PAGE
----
Mon | Nov 28, 2022

Private sector urged to help improve regional transportation of goods

Published:Friday | August 19, 2022 | 4:34 PM
Ali warned that if not, the private sector would give the regional leaders “no other choice but to go extra regional".- File photo

PORT OF SPAIN, Trinidad, CMC – Guyana's President Dr. Irfaan Ali, Friday said Caribbean Community (CARICOM) leaders are prepared to hold discussions with the regional private sector on the issue of transportation in the region as efforts continue to reduce the Caribbean's high food import bill as well as improve intra-regional trade.

“The leaders have made it very clear, we are willing to sit with such a consortium and come up with a menu of measures and incentives that will allow you the space to operate in a very viable manner and fixing the transport and logistic problem,” Ali told the opening ceremony of the three-day Regional Agri Investment Forum and Expo II.

“We cannot sit back in the private sector and expect that the government must create an environment all the time. The government is an enabler, it is an enabler…to open up the opportunities. We have to stop work in a selfish way in the region at every level and private sector need to come together, understand the scale of opportunity, scale their thinking up and go after the opportunity and put the pressure back on the heads in the region to say we are ready come on board and let us together form a partnership to solve this problem.”

Ali warned that if not, the private sector would give the regional leaders “no other choice but to go extra regional".

“You know I always say back home we like to gaffe a lot in the region. If we are to really move things forward it takes a collective approach and that is what we are pushing,” he said.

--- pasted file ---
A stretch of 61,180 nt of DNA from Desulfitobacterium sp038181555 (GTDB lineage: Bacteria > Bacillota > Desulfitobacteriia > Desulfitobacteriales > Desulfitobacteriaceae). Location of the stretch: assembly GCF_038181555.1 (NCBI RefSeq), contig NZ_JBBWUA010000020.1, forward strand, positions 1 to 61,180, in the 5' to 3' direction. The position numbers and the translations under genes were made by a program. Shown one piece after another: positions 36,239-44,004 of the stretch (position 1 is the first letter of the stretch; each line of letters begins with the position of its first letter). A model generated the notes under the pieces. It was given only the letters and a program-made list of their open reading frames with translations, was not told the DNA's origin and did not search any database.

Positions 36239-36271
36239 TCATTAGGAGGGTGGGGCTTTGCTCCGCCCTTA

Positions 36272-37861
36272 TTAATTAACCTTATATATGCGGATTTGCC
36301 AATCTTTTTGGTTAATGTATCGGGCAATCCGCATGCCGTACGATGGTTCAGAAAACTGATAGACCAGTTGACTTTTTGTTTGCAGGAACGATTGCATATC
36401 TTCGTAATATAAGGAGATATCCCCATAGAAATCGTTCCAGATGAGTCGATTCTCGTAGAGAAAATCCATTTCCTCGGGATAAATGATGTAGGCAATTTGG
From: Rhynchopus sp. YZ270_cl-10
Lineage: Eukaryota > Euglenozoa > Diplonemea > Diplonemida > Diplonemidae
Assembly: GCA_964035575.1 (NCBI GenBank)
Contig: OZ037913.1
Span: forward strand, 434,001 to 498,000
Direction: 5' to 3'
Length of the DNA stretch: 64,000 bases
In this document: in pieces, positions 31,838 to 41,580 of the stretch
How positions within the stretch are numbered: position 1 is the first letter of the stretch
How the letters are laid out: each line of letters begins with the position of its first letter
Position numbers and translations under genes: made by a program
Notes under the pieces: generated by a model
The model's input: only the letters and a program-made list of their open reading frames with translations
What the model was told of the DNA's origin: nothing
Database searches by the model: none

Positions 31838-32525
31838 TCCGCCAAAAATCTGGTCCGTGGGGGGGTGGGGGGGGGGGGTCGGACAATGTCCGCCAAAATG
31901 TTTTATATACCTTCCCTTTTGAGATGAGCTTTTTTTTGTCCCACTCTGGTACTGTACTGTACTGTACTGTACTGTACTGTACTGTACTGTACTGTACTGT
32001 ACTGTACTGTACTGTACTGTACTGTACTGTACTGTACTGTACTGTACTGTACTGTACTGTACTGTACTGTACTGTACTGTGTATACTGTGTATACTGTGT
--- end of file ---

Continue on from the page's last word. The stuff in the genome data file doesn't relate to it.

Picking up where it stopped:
Barbados Prime Minister Mia Mottley said the region has to confront the difficult issues of transport with respect to the maritime and the air.

“Heads are working, but as I said at the beginning this is a work in progress and regrettably we have not yet reached the point where we can deal with this in a way that is necessary. We need to look at what air transport there is for the perishables and see how we can support the movement on it,” she added.

Trinidad and Tobago's Prime Minister Dr. Keith Rowley told the ceremony that the free movement of services, of produce, products and finance within CARICOM “which is not taking place is probably the greatest impediment to any change in our circumstances."

Rowley said that the region cannot continue to move at a “snail's pace or a molasses rate” to deal with the situation confronting the moves towards developing the region's agricultural sector, reminding the audience that during the coronavirus (COVID-19) pandemic “ we were trying to buy some basic foods and we were being told we are not taking your order".

“And even when it was available, preferentials were going to those who were better positioned than we were and the conditions of purchase had changed overnight…it was survival of the fittest and who had more corn feed more fowls”

Rowley said because of the systems that exist in supplying food to the world “one ship turn crossway in the Suez Canal and we here in Trinidad and Tobago cannot buy or put on the shelves what we need…and if that happens in Panama or the choke holds around the world we find ourselves starving because somebody was not doing their job on one ship”.

During their summit in Suriname in July, CARICOM leaders said they had considered the region's need for a significantly enhanced transportation system that can bolster food security and deepen regional integration.

The regional leaders welcomed an update from Mottley on advanced discussions with the United Arab Emirates regarding support for both a traditional ferry and fast ferry service for the region and noted that a related proposal from the Capital Abu Dhabi is being awaited.

According to the communique, the heads of government requested the Caribbean Development Bank (CDB) commence the proposed roadmap study on the factors needed for successfully establishing a fast ferry service for the transportation of agricultural produce – with an initial focus on trade between Guyana, Trinidad and Tobago, Grenada, and Barbados.

They agreed to establish a Working Group to provide oversight of the project which will include representatives from the Governments of Barbados, Grenada, Guyana and Trinidad and Tobago, as well as the CARICOM Secretariat, CARICOM Private Sector Organisation (CPSO), and the CDB.

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